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FCSO Detectives ID Body in 26-Year Cold Case

At long last, detectives with the Flagler County Sheriff’s Office have identified a body discovered over a quarter century ago. Cold Case Unit detectives announced their findings with a news release and press conference this week.

On September 10th, 1997, a corpse was discovered floating in the intracoastal waterway near the headquarters of Sea Ray, presently occupied by Boston Whaler. At the time, few details were available to investigators. The body was a white male who’d been repeatedly shot and stabbed, then tied up and dumped into the water. He was 5’8”, 170 pounds, and estimated to be 30 to 50 years old. Beyond that, nothing. It was a grisly murder with no pertinent leads presenting themselves.

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There would continue to be no news on the discovery for over 20 years after the fact, up until the FCSO’s Cold Case Unit was created by Sheriff Rick Staly in 2020. The following year, the CCU submitted the body’s bones to the genealogy firm Othram. Genealogists at Othram worked with Detective Sarah Scalia of the FCSO to produce an identification: the body belonged to Robert Bruce McPhail.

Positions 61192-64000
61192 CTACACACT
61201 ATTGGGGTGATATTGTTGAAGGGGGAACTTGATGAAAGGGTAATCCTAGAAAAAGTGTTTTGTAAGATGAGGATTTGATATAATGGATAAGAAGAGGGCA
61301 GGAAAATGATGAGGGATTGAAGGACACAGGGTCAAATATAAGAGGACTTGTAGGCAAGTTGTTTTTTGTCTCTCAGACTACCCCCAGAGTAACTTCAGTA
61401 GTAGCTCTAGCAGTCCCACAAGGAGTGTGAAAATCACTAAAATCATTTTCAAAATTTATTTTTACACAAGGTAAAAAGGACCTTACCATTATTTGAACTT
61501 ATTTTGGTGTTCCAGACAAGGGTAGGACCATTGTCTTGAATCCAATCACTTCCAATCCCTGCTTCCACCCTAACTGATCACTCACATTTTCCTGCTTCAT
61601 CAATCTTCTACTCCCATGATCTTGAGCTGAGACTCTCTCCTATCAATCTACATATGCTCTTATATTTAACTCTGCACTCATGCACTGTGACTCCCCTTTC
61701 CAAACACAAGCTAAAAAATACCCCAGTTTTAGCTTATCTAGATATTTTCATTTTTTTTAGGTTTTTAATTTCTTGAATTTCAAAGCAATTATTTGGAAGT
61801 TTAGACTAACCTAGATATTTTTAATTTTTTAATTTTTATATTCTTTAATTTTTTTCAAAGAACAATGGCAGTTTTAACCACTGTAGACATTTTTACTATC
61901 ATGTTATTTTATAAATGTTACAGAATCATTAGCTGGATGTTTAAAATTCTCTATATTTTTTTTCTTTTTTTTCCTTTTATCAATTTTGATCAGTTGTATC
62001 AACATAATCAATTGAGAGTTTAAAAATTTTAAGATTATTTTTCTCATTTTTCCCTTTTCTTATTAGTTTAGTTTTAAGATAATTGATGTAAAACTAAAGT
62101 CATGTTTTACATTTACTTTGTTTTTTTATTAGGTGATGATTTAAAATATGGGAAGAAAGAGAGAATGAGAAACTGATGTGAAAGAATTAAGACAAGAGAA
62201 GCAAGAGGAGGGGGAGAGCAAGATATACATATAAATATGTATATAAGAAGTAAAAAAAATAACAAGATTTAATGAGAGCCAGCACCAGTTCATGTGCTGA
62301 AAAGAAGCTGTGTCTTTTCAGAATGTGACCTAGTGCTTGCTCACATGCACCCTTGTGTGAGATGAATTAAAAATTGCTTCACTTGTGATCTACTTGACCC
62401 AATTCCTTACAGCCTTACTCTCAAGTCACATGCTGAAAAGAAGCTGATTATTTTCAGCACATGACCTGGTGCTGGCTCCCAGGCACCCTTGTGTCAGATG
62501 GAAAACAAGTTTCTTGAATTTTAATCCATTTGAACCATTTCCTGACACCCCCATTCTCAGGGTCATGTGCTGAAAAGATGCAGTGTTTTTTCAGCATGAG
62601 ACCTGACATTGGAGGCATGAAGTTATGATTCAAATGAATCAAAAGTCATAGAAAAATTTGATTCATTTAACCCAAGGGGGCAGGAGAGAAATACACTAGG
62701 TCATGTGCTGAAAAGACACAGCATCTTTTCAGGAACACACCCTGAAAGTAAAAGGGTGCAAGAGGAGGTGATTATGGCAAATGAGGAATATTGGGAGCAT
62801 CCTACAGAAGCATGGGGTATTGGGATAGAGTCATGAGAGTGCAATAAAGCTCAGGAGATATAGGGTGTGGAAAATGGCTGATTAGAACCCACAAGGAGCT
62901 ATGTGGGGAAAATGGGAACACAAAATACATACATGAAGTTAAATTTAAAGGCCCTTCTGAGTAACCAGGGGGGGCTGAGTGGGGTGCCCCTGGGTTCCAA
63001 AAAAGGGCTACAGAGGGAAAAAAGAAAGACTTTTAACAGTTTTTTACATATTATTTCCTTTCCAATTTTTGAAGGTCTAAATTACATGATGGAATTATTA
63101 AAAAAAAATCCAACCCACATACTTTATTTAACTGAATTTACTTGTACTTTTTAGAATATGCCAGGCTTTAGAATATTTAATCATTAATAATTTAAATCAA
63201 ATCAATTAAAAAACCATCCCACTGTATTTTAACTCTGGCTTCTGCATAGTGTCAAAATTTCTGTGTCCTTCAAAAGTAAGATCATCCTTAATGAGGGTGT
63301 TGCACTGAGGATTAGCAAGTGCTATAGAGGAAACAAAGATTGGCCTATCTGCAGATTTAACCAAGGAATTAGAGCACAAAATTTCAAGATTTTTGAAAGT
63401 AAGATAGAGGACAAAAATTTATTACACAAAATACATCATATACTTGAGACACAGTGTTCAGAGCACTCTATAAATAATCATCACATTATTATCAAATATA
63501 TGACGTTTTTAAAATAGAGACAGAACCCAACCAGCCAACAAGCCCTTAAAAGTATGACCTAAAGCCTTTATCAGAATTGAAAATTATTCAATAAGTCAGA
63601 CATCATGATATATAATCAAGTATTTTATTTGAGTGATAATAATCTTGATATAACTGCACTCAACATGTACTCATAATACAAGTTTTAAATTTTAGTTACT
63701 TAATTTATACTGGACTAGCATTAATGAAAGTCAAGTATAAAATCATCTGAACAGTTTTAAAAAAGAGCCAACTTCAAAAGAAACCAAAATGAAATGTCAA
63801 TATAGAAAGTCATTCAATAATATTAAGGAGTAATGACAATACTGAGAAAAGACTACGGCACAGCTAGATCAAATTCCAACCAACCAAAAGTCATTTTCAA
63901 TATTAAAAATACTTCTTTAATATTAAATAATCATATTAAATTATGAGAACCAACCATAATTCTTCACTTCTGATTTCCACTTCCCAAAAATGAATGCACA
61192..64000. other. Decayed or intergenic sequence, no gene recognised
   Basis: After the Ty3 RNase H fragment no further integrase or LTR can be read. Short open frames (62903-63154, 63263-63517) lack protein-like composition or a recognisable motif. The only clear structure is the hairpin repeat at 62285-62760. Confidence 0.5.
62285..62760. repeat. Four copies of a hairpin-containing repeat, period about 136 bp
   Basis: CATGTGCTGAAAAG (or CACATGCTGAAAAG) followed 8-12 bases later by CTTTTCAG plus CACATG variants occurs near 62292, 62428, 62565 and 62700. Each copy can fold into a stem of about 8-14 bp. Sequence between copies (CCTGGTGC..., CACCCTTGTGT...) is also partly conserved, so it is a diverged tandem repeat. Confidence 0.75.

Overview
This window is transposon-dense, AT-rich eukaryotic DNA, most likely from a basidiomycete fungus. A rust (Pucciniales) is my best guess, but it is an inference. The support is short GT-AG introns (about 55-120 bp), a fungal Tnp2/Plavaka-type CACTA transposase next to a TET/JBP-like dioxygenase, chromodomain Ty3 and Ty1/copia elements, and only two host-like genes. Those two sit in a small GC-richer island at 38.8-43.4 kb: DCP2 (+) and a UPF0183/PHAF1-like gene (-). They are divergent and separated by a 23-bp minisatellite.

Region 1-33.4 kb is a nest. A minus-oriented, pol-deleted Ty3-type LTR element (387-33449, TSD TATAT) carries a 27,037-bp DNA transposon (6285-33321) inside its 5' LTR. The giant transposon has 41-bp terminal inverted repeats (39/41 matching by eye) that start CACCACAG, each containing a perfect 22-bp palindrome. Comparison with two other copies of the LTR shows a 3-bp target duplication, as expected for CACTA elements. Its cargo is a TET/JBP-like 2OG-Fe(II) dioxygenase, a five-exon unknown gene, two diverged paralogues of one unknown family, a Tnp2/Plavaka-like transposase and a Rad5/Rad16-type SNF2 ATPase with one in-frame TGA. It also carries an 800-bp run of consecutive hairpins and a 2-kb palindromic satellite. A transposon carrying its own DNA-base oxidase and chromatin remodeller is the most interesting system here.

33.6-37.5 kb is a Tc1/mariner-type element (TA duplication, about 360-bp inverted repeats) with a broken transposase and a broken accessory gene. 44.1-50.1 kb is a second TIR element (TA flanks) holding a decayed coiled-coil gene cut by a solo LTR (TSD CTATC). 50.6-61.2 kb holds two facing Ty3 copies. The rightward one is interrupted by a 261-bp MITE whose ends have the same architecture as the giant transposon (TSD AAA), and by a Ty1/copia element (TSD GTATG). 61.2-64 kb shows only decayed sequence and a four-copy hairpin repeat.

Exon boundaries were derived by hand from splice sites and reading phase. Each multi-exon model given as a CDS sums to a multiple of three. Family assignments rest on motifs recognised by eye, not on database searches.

McPhail was a resident of Kenora/Winnipeg, Manitoba in Canada, born 58 years prior to his untimely death. He moved to Florida in the 1990’s, the FCSO says, went by his middle name Bruce, and developed a passion for boating. Despite knowing his age and identity there are still no known photos of McPhail, just the facial reconstruction created after his body was found 26 years ago.

Those who may have known McPhail or have more information about him are urged to contact the Flagler County Sheriff’s Office by email (tips@flaglersheriff.com) or message Detective Scalia directly at sscalia@flaglersheriff.com. No suspects or proposed explanations for the murder are yet known.

“Cold cases, especially with unidentified victims, and forensic genetic genealogy is a time-consuming process to identify and solve,” said Sheriff Rick Staly. “This case required a lot of outside-the-box research and the cooperation of multiple agencies to give the victim a name.”

Written By

Chris Gollon is a Flagler County resident since 2004, as well as a staple of the local independent music scene and avid observer of Central Florida politics, arts, and recreation.

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